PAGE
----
Another find from yesterday's boot sale. I assumed he was a member of the legendary Carter Family but this K-Tel compilation was printed in Canada and some of the songs are about Canada which made me think otherwise. A search on the internet came up with-
"Although he is largely forgotten today outside of Canada, where his commercial career lasted far longer than it did in the United States, Wilf Carter was a unique presence in country music and cowboy music from the 1930s until the end of the 1950s. Rare is the mid-century yodeller whose background predates the start of Jimmie Rodgers' career -- Carter represented one of the longest surviving links with country music before there was a recording industry. Although Canadian by birth, he was seduced by country music and, specifically, by the wonder of the American West, and created a body of work as unique and distinctive as any singer/guitarist of his era, romantic, playful, and upbeat.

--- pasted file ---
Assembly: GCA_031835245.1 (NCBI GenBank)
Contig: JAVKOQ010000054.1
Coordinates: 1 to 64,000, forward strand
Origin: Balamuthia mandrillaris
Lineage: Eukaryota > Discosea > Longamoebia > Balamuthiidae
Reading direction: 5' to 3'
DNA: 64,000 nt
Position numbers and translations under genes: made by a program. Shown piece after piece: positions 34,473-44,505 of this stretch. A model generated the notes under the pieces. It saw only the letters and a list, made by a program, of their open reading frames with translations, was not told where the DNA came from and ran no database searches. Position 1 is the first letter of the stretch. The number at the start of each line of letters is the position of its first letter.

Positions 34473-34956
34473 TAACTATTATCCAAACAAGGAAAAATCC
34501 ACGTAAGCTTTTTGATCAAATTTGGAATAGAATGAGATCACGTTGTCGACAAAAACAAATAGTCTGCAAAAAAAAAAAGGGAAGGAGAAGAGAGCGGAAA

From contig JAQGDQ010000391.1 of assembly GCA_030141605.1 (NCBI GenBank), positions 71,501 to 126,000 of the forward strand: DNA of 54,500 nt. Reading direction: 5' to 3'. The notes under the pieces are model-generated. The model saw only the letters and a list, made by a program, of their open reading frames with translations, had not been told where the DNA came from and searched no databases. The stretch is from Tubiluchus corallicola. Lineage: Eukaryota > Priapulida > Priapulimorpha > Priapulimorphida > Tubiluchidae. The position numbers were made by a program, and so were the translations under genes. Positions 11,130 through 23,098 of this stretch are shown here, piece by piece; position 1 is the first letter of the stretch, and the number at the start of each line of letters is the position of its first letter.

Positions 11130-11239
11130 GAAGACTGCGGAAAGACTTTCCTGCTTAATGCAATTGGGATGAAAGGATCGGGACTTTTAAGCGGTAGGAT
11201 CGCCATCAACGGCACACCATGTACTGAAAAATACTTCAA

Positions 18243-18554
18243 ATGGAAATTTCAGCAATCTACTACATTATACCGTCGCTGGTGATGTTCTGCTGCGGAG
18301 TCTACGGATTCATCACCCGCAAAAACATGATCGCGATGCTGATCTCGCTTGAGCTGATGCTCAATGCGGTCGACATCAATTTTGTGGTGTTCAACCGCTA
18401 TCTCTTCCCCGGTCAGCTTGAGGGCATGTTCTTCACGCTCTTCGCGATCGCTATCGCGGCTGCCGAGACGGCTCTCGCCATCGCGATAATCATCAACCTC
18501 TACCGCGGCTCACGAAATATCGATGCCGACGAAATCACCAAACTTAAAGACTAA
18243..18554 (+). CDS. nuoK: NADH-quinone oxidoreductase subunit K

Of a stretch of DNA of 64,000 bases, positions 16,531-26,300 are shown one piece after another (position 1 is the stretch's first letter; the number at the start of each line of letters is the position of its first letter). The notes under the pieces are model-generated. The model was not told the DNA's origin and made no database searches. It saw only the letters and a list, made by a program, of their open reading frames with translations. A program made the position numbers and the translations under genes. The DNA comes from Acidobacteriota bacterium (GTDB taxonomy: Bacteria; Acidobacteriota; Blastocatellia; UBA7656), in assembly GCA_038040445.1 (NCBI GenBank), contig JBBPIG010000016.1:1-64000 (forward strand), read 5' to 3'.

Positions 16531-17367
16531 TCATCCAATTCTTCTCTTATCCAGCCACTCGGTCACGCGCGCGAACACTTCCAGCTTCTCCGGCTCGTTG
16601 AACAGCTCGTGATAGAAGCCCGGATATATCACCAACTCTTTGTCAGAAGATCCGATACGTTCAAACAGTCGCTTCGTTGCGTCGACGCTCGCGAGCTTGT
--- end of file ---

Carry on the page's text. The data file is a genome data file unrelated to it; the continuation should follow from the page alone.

He was born Wilfred Arthur Charles Carter, one of nine children. The family was poor, and by the time he was eight or nine, Carter was helping to support them by working in the fields in the nearby Annapolis Valley. By age 12, he was working away from home. It was a traveling show and the presence of a performer known as "The Yodeling Fool" introduced him to country music and inspired him to learn to yodel. Carter worked farms in central Nova Scotia during his early teens, and when he was 16, he left home in a dispute with his father, a strict Baptist and missionary, over attending prayer services. At age 17, he came to the United States to work in Massachusetts for a time, but he later returned to Nova Scotia. He later headed to Western Canada to work the harvests out in Alberta, and he became adept at breaking horses. It was while in Western Canada that Carter began singing at local dances, and he auditioned for a spot on the radio in 1925. At the time, he usually sang and yodeled without accompaniment, or occasionally added an autoharp. "